10. “Godzilla” (1977)
“Godzilla” is a song about the fictional Japanese monster of the same name, obviously; the song became an FM radio hit upon its release and has been used in TV commercials, video games, movies and other media throughout the years ever since. Oddly, though, it's never made it onto a Godzilla movie soundtrack, not even that terrible one directed by Roland Emmerich in 1998. Honestly, “Godzilla” is not one of my personal favorite BÖC songs but I’ll defend including it on this list because of its popularity and iconic guitar riffs.
9. “Veteran of the Psychic Wars” (1981)
Several songs on BÖC’s Fire of Unknown Origin album were originally written for the soundtrack of the adult animated sci-fi-fantasy film Heavy Metal. Strangely, only the song “Veteran of the Psychic Wars,” co-written by British science fiction author Michael Moorcock, made it into the film and soundtrack, though it wasn’t even originally written for the film. Metallica covered the song at Neil and Pegi Young’s Bridge School Benefit in 2007.
8. “Harvester of Eyes” (1974)
Rock critic Richard Meltzer wrote the lyrics to “Harvester of Eyes” after seeing former U.S. Supreme Court Justice Abe Fortas’ Senate nomination hearings; when asked why he did not serve in the military during World War II, Fortas replied he had ocular tuberculosis. This led Meltzer to write the lyric, "I'm the eye-man of TV, with my ocular TB.” The rest of the song has little to do with Fortas, really, but this is just one of many examples of the strange topics BÖC covered. Fortas resigned from the Supreme Court in 1969 after questions of conflict of interest and questionable ethics arose.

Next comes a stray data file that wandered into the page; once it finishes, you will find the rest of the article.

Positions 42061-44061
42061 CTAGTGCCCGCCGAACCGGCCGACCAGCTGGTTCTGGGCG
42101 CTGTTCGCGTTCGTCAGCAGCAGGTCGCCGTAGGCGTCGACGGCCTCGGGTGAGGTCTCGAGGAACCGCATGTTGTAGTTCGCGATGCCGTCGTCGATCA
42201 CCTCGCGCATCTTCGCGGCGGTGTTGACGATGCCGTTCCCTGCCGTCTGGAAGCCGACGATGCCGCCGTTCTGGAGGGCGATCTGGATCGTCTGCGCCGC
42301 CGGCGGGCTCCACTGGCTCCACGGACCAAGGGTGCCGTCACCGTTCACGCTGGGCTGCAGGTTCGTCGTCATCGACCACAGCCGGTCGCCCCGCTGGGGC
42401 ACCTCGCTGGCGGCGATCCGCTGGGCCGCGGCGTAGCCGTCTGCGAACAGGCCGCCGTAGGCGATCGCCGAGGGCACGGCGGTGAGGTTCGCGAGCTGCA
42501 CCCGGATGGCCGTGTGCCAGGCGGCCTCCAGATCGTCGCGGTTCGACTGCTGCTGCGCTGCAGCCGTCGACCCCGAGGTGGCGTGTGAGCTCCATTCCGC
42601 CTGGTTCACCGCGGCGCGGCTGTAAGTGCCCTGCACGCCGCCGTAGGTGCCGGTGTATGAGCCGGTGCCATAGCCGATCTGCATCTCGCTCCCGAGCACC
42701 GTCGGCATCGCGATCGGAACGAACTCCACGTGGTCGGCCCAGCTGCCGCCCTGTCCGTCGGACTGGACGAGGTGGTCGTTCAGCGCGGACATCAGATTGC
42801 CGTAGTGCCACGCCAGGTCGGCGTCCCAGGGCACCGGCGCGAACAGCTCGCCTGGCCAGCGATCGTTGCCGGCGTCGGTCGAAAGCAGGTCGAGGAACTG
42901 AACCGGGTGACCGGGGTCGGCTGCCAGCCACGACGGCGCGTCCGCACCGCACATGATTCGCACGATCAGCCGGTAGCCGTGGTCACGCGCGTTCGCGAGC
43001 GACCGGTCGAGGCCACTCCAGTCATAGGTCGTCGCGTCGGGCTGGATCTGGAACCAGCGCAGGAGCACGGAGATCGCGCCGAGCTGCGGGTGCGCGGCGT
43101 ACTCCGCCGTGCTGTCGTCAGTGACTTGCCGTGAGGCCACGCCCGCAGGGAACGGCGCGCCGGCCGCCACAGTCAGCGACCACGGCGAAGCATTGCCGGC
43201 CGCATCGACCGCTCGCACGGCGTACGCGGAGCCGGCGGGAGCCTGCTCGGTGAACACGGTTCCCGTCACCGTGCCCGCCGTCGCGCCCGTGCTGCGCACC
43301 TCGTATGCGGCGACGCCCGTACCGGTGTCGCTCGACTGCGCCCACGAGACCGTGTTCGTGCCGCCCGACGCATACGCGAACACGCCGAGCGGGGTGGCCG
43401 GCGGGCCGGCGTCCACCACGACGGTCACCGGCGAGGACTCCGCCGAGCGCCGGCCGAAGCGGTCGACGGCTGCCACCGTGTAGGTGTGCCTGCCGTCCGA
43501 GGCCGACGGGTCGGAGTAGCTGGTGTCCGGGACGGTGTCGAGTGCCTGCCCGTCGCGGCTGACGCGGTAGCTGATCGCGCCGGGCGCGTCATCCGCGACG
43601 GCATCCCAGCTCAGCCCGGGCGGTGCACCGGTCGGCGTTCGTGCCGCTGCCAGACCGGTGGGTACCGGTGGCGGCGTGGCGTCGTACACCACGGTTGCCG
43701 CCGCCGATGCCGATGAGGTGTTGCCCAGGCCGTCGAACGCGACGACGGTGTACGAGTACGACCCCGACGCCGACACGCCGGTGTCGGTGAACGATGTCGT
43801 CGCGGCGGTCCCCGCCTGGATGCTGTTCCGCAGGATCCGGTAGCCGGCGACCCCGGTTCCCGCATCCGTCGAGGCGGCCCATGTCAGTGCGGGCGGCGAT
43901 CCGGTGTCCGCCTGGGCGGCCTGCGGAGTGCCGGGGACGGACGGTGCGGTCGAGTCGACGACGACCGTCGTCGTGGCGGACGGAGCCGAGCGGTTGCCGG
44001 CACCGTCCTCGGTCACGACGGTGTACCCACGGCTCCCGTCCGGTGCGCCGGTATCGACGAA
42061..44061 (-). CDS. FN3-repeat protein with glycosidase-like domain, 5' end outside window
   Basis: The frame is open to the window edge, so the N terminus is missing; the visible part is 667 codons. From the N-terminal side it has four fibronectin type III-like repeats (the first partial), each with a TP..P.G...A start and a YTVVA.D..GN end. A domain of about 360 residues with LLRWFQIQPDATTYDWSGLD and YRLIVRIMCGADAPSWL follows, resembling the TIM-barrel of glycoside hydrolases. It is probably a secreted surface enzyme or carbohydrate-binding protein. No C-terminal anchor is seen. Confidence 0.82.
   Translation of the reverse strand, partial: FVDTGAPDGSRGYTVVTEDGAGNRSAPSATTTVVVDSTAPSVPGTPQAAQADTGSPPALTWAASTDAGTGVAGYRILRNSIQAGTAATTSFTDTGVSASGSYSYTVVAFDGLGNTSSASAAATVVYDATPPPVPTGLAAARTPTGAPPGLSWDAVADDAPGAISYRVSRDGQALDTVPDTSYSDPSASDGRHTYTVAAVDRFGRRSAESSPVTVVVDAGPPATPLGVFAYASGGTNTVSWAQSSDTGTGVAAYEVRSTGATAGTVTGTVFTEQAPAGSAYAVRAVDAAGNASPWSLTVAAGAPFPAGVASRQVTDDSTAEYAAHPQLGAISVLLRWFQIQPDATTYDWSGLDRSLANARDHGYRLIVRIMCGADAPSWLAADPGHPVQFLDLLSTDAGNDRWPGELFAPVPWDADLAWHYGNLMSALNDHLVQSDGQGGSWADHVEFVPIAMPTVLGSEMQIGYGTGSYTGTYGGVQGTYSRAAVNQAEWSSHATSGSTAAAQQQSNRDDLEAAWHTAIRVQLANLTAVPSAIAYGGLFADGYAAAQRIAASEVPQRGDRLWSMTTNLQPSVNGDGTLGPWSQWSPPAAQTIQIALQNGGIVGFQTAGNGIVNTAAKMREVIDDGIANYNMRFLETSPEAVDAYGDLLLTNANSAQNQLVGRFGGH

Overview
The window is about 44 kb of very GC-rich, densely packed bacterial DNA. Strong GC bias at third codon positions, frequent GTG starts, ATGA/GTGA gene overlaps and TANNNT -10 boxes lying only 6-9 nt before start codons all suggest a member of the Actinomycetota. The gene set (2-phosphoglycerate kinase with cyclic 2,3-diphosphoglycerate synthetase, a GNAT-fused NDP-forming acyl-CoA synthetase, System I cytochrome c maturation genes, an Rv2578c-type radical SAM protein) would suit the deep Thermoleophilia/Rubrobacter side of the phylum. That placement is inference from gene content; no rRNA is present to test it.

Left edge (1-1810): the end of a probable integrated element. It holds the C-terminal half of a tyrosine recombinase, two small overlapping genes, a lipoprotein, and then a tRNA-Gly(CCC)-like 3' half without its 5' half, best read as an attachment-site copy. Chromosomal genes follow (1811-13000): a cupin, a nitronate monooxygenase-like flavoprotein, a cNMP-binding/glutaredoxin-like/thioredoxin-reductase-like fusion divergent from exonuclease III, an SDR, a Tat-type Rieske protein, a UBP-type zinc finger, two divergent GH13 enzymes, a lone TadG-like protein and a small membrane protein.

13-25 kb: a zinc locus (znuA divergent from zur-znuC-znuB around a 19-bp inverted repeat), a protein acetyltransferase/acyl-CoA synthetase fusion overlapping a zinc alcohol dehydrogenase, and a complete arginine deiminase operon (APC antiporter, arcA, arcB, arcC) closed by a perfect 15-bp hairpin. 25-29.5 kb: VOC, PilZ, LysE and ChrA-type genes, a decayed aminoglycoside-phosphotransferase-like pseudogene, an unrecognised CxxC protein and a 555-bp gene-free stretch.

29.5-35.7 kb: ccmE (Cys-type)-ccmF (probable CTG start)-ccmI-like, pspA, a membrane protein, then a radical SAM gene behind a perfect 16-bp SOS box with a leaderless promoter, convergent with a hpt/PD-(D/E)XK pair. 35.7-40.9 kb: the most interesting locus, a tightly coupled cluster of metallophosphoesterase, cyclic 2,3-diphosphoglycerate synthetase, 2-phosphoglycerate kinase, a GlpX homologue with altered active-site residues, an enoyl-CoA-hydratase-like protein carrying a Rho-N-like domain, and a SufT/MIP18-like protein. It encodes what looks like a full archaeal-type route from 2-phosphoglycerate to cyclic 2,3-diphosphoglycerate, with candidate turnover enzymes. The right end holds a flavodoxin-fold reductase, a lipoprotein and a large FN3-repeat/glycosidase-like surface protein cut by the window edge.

7. "O.D.'d On Life Itself" (1973)
BÖC lead vocalist Eric Bloom said in an interview with Creem Magazine that "O.D.'d On Life Itself" is a song influenced by a real life incident when Sandy (Pearlman) met a young woman who was "totally out of it, a real asshole; she'd O.D.'d on life." Sandy Pearlman was the producer, manager and lyricist for Blue Öyster Cult from 1972-1988; he also produced the second album by the Clash, Give ’Em Enough Rope, in 1978 and claimed to have been the first writer to use the term “heavy metal” to describe rock music.
6. “Astronomy” (1974)
The lyrics to “Astronomy” were taken from a poem called "The Soft Doctrines of Imaginos" by Sandy Pearlman; it’s about aliens called Les Invisibles who guide an altered human named Imaginos through key roles in history, leading to the beginning of World War I. I told you these guys had some strange topics in their songs; longtime BÖC fan Stephen King recorded a spoken narration for a 1988 music video for the song released by Pearlman in the UK. Metallica also covered it on their 1998 Garage Inc. album.